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Lockitron: How a Startup Overcame Kickstarter's Rejection

Not taking no for an answer is a business hallmark. Just ask Apigy.

The Silicon Valley startup recently relaunched Lockitron, a combination door lock device and smartphone app that transforms your cell phone into a digital house key.

But Lockitron's evolution—with more than $1.5 million in presales in 2012—illustrates how social media and crowdfunding are transforming the entrepreneurial landscape.

Lockitron was actually rejected in September by Kickstarter—an online funding platform that connects small businesses with potential backers.

The Kickstarter rejection "almost broke our hearts. We had to quickly move forward with a similar plan," said Paul Gerhardt, co-founder of Lockitron. “We wanted to create a product that would change the world,” he said.

Rejected by Kickstarter

Kickstarter said Lockitron was a home-improvement product and not a creative project as mandated by Kickstarter's submission guidelines, Gerhardt said.

Since its launch in 2009, Kickstarter's popularity has grown, and the platform doesn't accept all projects for promotion. Last month, the company published a blog post that stressed, "Kickstarter isn't a store." Kickstarter also launched new guidelines including one that requires project creators outline "risks and challenges."

The post came amid some criticism of product-based Kickstarter projects. Entrepreneurs have received millions through the site to develop products—then only to miss shipping goals and leave backers upset. Smartphone watchmaker Pebble, for example, has faced scrutiny about shipments after receiving millions in funding, INC. reported.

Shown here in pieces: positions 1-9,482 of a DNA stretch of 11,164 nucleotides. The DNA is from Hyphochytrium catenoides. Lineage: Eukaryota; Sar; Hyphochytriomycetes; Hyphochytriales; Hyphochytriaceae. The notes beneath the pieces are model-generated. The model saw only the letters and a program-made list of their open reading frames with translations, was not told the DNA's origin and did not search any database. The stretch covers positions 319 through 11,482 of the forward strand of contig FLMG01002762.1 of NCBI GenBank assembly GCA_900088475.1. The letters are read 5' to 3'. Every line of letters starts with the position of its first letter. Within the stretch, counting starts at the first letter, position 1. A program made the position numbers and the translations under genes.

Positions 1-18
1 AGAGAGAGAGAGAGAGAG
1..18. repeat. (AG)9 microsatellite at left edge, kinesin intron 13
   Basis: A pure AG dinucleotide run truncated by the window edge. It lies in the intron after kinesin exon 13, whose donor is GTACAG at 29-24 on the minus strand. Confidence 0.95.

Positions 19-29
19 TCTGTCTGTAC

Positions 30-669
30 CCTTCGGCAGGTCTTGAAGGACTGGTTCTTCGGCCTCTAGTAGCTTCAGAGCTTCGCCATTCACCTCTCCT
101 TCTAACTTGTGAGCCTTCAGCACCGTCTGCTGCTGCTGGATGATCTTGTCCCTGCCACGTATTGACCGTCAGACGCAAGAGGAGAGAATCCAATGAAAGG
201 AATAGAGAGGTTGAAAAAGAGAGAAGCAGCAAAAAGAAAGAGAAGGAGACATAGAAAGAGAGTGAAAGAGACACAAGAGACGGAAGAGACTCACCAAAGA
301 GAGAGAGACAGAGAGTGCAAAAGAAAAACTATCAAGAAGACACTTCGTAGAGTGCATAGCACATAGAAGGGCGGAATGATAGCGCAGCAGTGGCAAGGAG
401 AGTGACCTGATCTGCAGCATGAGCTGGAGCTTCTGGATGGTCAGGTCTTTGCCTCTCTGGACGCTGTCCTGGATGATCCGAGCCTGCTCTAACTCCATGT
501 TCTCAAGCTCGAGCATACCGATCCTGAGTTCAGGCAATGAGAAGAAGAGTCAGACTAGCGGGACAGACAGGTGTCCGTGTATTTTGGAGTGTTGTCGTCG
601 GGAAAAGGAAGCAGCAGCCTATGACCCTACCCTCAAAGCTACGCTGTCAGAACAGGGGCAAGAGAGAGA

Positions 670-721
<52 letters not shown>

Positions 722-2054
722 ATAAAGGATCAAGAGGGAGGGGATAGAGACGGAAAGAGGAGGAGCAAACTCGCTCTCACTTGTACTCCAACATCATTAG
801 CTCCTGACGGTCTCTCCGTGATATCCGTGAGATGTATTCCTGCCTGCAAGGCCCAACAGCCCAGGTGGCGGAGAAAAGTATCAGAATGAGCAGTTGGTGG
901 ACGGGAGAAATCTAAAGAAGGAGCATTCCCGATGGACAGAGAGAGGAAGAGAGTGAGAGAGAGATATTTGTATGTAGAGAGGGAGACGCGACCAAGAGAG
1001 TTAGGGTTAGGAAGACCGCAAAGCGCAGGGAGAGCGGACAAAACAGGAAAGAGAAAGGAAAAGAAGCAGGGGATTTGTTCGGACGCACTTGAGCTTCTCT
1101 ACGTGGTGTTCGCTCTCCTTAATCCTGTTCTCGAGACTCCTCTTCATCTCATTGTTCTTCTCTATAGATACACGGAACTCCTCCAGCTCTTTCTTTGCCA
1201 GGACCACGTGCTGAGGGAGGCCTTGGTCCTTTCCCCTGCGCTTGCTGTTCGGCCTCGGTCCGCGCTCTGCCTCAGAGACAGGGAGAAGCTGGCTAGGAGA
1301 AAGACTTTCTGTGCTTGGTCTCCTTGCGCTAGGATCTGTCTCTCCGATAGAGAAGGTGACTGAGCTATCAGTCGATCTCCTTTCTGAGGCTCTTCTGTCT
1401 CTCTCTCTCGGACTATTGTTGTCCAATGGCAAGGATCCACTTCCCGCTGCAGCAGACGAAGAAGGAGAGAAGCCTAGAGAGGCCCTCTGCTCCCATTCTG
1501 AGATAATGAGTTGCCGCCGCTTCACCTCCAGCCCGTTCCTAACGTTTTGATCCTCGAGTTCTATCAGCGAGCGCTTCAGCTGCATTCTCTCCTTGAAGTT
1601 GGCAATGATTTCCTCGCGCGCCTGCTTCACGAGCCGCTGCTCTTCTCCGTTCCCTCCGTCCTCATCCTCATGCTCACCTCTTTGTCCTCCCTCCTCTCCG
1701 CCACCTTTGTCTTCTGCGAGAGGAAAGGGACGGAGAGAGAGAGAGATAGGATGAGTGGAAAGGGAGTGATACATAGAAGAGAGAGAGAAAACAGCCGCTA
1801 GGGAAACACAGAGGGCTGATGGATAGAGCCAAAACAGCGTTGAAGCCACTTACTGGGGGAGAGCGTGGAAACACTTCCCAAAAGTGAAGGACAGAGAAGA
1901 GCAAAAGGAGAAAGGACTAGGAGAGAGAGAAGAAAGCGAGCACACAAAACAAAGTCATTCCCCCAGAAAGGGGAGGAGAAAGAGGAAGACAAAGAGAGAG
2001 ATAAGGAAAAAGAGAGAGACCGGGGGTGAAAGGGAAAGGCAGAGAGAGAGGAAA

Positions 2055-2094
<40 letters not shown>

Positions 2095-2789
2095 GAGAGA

Build your own Kickstarter

But the Kickstarter rejection didn't stop Lockitron founders Gerhardt and Cameron Robertson, both 25. Within days, their team created their own website, a homespun version of Kickstarter if you will. Using Lockitron's new site, customers can preorder the second version of Lockitron for $149, and leave credit card numbers that are stored by a third party, tech giant Amazon . An Amazon spokesman was verifying Lockitron's use of Amazon at press time.

Once the online payment infrastructure was created, Lockitron founders converged on Twitter and Facebook to generate product buzz. At $149 a pop, more than 10,000 customers, backers if you will, have placed preorders, according to Lockitron.

Without Kickstarter's built-in online community, Lockitron had to create their own viral buzz through social media. Preorder customers—convinced by the product's uniqueness and cool factor—became startup cheerleaders.

Lockitron includes a device that's added on top of a deadbolt. An accompanying smartphone app allows users to lock and unlock doors, and share access with family and friends. You receive an automated update, when someone such as a child opens the door with a phone or key.

"We let people tweet their order numbers, and it took off from there,” Gerhardt said.

Lockitron's second product is scheduled to ship in March 2013, and the company said it will charge customers credit cards at that time.

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